Bethel Mennonite Library and Archives tries to grab your attention with an invitation to view the oldest book in its collection, which celebrates its 500th anniversary in 2022.
The 1522 edition of the New Testament in Greek and Latin, edited by Desiderius Erasmus (1466-1536), is currently on display in plain view upon entering the front door of the MLA, in a case constructed by the technician at the Kauffman Museum Dave Kreider.
It is currently open at John 1, where students traditionally begin when they learn New Testament Greek.
The New Testament will be on display for the 2021-22 school year, and archivist John Thiesen plans to turn the pages periodically in different places in the book so viewers can see more of its features.
Cornelius Krahn (1902-90), Mennonite historian, scholar, and Bethel faculty member largely responsible for developing the MLA into an important historical resource, joined the Erasmus New Testament in 1967.
This likely means that Krahn bought it in Amsterdam while attending the Mennonite World Conference assembly there earlier that year. But little is known about its provenance.
“It has a ‘$ 20’ annotation in Krahn’s handwriting, which would be $ 163 today,” says Thiesen. “The price was relatively low, probably because the title page is missing.
“The signature ‘O. Kramer ‘is inside the cover, but we haven’t been able to identify who it is.
Another feature of this volume is that, as the third edition of Erasmus’s New Testament (the first edition of 1516 was the very first published Greek translation), it includes the initial appearance of the “Johannine comma”.
It is a set of Trinitarian phrases inserted in I John 5: 7-8. Erasmus excluded them from earlier editions because he did not find them in the earliest Greek manuscripts.
With the Johannine comma, the passage reads, in the new revised standard version: “For there are three which bear witness [in heaven, the Father, the Word, and the Holy Ghost: and these three are one. (8) And there are three that bear witness in earth,] the Spirit, and the water, and the blood: and these three agree in one.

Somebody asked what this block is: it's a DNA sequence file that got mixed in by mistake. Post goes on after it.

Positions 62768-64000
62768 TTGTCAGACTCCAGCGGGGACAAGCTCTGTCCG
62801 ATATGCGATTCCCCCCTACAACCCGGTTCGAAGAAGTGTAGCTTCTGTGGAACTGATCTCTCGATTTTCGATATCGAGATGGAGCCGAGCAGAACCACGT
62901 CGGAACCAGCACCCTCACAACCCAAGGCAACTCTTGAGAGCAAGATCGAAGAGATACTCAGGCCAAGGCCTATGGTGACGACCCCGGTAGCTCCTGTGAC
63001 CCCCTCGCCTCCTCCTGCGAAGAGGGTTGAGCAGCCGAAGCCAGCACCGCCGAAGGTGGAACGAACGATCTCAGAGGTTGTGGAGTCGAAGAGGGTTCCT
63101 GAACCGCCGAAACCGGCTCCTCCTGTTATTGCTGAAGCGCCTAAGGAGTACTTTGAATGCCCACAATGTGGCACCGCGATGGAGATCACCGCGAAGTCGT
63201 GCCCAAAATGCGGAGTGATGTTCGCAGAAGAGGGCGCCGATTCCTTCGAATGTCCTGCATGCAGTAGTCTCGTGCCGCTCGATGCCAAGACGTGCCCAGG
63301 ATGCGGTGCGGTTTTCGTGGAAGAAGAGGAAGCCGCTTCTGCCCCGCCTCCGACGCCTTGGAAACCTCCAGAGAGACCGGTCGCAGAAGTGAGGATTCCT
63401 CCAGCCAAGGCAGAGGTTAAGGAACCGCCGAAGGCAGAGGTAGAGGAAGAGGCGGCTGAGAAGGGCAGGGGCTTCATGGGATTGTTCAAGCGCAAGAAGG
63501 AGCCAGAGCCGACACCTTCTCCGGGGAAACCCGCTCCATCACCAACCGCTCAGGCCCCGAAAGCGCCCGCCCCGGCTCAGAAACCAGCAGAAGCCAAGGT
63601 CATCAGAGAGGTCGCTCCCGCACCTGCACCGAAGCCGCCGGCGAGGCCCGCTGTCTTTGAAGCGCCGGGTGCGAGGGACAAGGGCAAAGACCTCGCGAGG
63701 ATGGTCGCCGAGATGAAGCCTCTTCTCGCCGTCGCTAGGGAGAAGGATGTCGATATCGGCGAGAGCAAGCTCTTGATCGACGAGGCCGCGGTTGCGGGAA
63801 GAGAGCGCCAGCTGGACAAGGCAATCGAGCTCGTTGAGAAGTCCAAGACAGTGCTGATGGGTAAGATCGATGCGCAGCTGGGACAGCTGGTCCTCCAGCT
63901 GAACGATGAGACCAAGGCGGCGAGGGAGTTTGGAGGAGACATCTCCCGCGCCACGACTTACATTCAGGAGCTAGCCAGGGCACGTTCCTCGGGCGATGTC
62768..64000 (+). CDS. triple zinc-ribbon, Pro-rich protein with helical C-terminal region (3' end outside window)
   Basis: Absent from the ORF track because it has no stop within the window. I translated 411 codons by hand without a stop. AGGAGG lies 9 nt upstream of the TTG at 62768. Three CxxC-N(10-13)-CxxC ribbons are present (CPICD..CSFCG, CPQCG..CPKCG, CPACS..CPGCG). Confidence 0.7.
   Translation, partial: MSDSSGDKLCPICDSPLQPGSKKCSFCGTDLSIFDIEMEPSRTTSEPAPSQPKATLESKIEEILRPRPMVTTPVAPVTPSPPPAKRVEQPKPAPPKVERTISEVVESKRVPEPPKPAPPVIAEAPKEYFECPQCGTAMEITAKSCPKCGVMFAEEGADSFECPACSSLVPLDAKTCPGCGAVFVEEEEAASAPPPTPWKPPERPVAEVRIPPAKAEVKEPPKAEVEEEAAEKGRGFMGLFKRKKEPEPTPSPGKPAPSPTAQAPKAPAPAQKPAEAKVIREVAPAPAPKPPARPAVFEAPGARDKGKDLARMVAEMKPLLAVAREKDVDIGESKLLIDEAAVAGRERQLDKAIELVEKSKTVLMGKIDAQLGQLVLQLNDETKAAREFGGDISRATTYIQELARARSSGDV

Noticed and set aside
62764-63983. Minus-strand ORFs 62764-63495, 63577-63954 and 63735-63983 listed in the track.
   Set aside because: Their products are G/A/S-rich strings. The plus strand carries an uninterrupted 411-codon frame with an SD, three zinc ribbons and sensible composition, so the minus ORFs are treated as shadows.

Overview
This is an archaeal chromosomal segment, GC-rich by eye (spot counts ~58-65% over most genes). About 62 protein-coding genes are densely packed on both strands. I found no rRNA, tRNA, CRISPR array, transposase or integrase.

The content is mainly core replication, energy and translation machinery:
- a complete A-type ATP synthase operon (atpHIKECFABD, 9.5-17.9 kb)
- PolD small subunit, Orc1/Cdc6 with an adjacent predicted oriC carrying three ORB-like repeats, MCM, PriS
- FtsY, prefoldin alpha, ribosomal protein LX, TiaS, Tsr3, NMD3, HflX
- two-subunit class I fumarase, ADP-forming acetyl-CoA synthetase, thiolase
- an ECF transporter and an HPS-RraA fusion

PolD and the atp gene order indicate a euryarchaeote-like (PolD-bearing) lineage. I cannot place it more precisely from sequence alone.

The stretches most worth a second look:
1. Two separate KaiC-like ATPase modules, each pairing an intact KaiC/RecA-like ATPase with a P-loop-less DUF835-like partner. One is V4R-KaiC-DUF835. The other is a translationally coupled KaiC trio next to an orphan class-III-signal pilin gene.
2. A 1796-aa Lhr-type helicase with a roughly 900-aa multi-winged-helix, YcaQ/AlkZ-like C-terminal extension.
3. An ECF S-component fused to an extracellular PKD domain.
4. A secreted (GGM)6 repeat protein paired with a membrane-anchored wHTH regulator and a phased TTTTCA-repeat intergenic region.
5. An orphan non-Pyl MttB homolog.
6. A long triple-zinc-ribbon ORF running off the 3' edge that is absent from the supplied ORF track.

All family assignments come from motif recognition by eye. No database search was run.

Thiesen speculates that in the third edition Erasmus felt pressure from church officials to include a reference to “the Trinity” (God the Father, Christ the Son or “Word” and the Holy Spirit).
William Tyndale used the third edition for the first published English translation of the New Testament, in 1526, as did the translators of the King James version of the Christian Bible.
The deputy’s book is bound with vellum (veal), which Thiesen calls “an intermediate choice, not the cheapest but not particularly fancy”.
In the 16th century, books were sold unbound, in the form of stacks of pages. The buyer would then have the book bound.
“The owner [of our book] may have chosen this type of binding to be able to write titles and other notes on the spine, which this copy has.
In addition, the original purchaser wrote a fair number of marginal notes before the book was bound – or at least before the current binding – as marginal notes can be found cut off at the edges when the pages were cut for binding. “
Thiesen hopes the 500-year-old book brings a few more members of the public to the MLA to view it and learn about the library.
From 2017 to 2020, Dale Schrag, with support from Bethel’s Advancement Office, worked successfully to raise a million dollar endowment for the archives.
Now, the hope is the success of an unofficial campaign to raise the next million, to ensure that the MP’s historic resources remain protected and accessible for generations to come.
The opening hours of the MLA during the school year are 1:30 p.m. to 4:30 p.m. Monday and 9:30 a.m. to noon and 1:30 p.m. to 4:30 p.m. Tuesday to Thursday (closed during school holidays) . Call 316-284-5304 or visit mla.bethelks.org and use the “Contact Us” link at the top of the page to make an appointment after hours.
Bethel is a four-year liberal arts college founded in 1887 and the oldest Mennonite college in North America. Known for its academic excellence, Bethel ranks 15th in the Washington Monthly list of “Best colleges of license” and n ° 31 in American News and World Report, Best Regional Colleges Midwest, both for 2021-22. Bethel was the only college or university in Kansas selected for the American Association of College & Universities’ 2021 Institute on Truth, Racial Healing, and Transformation, and was named the TRHT Campus Center. For more information see www.bethelks.edu